Back in the Gossip Game – Laurie Oakes and Backgrounding Against Hockey

During the Rudd / Gillard years, many members of the Canberra Press Gallery was fuelled by the endless backgrounders, hints, leaks and so forth that emanated from the ALP.  Gossip. The first year of Abbott hasn’t been as fertile for the press gallery. It appears that for the gossip columnists, though, Abbott’s government is finally producing the material. Today’s piece by Laurie Oakes is a classic example of a gossip column dressed up as political commentary. And we get the “woo hoo!” factor from the headline:

Liberal leaks hint at eroded trust

IMMIGRATION Minister Scott Morrison had a big win late on Thursday night, gaining enough crossbench support to ensure the Senate passed changes to asylum seeker laws, including measures to bolster the Government’s power to turn back boats.

Before Oakes gets into gossip territory, however, he starts with the sporting commentary style so beloved of many.  “Big win”. This is a continuation of the idea that politics is somehow a sport with two sides. “Big win”, as if putting in draconian new laws that gives Scott Morrison unchecked power over the lives of asylum seekers is somehow akin to Cronulla winning a rugby league game (Morrison has had far many more such “wins” in that case). It’s not a win for asylum seekers, their families or those who think following UN resolutions and treating human beings with kindness, compassion and respect is something we should be doing. This method of sport reporting gives the whiff of a downside of being an embedded press gallery report – of being an insider with little care for the ramifications of the events being discussed. And it goes on…

He had been working flat-out for more than a week to get the numbers, at one stage even pursuing Clive Palmer to a function at the US embassy to continue the arm-twisting that eventually got Palmer United Party senators on side.

Wow, Scott Morrison twists arms! He negotiates! That is something to be celebrated, clearly.  As is this method of “negotiation”?


But, as we can see from Oakes, he thinks this is all good, because…

That Senate success was a rare high point for the Abbott Government in what was a shambolic end to a shambolic parliamentary year.

“Success”!  Yay, ScoMo. While the rest of the Government is a shambles, ScoMo can use children in detention as a bargaining chip for a slew of a mind bogglingly inhuman changes to Immigration law and procedures.  It’s quite insensitive and superficial way to address such an issue – and frankly, no surprise. Neither is the rest, which is where we get into gossip column territory.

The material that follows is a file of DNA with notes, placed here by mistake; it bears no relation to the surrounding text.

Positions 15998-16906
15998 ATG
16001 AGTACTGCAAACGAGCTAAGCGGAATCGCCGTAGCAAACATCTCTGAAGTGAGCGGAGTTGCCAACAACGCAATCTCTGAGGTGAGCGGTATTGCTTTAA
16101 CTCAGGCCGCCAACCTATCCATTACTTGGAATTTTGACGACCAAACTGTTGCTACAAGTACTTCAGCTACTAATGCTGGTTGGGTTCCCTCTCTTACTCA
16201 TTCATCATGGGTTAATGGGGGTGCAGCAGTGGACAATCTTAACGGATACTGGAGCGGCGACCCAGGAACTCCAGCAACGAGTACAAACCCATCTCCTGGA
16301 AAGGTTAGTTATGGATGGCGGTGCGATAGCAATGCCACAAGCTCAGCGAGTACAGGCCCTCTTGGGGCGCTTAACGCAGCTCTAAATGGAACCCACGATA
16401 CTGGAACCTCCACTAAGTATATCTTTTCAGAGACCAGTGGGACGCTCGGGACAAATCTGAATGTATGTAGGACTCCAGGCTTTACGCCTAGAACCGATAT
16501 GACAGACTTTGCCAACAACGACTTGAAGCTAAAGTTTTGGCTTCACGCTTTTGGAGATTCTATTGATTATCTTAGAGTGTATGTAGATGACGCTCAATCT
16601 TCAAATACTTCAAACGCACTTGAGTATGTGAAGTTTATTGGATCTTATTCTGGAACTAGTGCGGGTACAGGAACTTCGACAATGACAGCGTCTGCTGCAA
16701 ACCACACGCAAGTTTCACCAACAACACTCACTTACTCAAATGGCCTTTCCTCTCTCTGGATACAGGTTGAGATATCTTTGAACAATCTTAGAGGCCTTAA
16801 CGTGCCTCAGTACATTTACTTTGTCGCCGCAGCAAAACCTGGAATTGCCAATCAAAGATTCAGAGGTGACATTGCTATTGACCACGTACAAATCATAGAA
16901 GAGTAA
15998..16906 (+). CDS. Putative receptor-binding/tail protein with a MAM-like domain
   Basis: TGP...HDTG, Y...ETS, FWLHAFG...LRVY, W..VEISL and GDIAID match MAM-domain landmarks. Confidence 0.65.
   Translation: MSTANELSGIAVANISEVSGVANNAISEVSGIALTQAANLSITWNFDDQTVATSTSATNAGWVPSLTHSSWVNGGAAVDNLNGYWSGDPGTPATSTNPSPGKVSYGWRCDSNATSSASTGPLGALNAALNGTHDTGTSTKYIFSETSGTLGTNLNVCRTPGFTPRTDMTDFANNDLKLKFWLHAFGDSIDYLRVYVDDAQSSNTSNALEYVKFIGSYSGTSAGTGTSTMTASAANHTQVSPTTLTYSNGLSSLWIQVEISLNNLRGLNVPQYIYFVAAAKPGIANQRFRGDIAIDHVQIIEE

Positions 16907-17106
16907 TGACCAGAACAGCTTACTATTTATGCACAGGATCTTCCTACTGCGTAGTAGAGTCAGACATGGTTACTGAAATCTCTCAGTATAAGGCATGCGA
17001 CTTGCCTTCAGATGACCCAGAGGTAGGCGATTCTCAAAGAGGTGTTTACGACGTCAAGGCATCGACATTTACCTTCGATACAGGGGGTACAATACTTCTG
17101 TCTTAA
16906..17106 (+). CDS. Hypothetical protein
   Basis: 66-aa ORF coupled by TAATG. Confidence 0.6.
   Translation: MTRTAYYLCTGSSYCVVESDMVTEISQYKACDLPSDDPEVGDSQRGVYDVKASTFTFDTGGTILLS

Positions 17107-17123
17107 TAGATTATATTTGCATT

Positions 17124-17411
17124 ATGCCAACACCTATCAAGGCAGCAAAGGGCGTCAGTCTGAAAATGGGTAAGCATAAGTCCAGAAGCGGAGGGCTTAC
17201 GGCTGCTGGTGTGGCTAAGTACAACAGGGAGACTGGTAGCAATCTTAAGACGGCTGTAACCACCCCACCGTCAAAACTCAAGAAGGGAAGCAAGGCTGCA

Yet just hours later, when yesterday’s edition of Sydney’s Daily Telegraph hit the streets with a front-page report on suggestions Joe Hockey could be dumped as Treasurer, some of his Liberal colleagues were pointing the finger at Morrison as a likely source.

“For God’s sake, Scott’s been virtually living with crossbenchers all week,” said a Morrison defender. “He had a merciless focus on getting this legislation through. When would he have had the time to dump on Joe?”

News Corp journo discussing impact of News Corp front page talking to unnamed sources. Gossip.  Finger pointing. Defending.

Other Liberals had different suspicions about the exclusive by journalist Simon Benson.

Benson is well connected and one of his most important connections is in the Prime Minister’s office. Because of that, according to a senior Liberal MP, “people will not assume it has been written lightly”. Another source says: “Directing attention at Joe could be an attempt to give some cover to the PM. He’s the one who’s been stuffing up lately.”

“Benson is well connected” is one of the more amusing lines in this piece – that could well be because Benson has been talking up the Liberal Party for as long as anyone can remember – he, along with Gemma Jones (remember her?) were their boosters in chief while they were in opposition. So it’s little wonder he’s “well connected”.   And so it goes, we have “sources say” (but not senior sources, where are the senior sources?) this and other “sources say” that.  Tony’s friends said that, Joe’s friends said something else.  I’m not sure whether at this stage I’m reading a political analysis or a teacher’s account of a dispute between two former friends.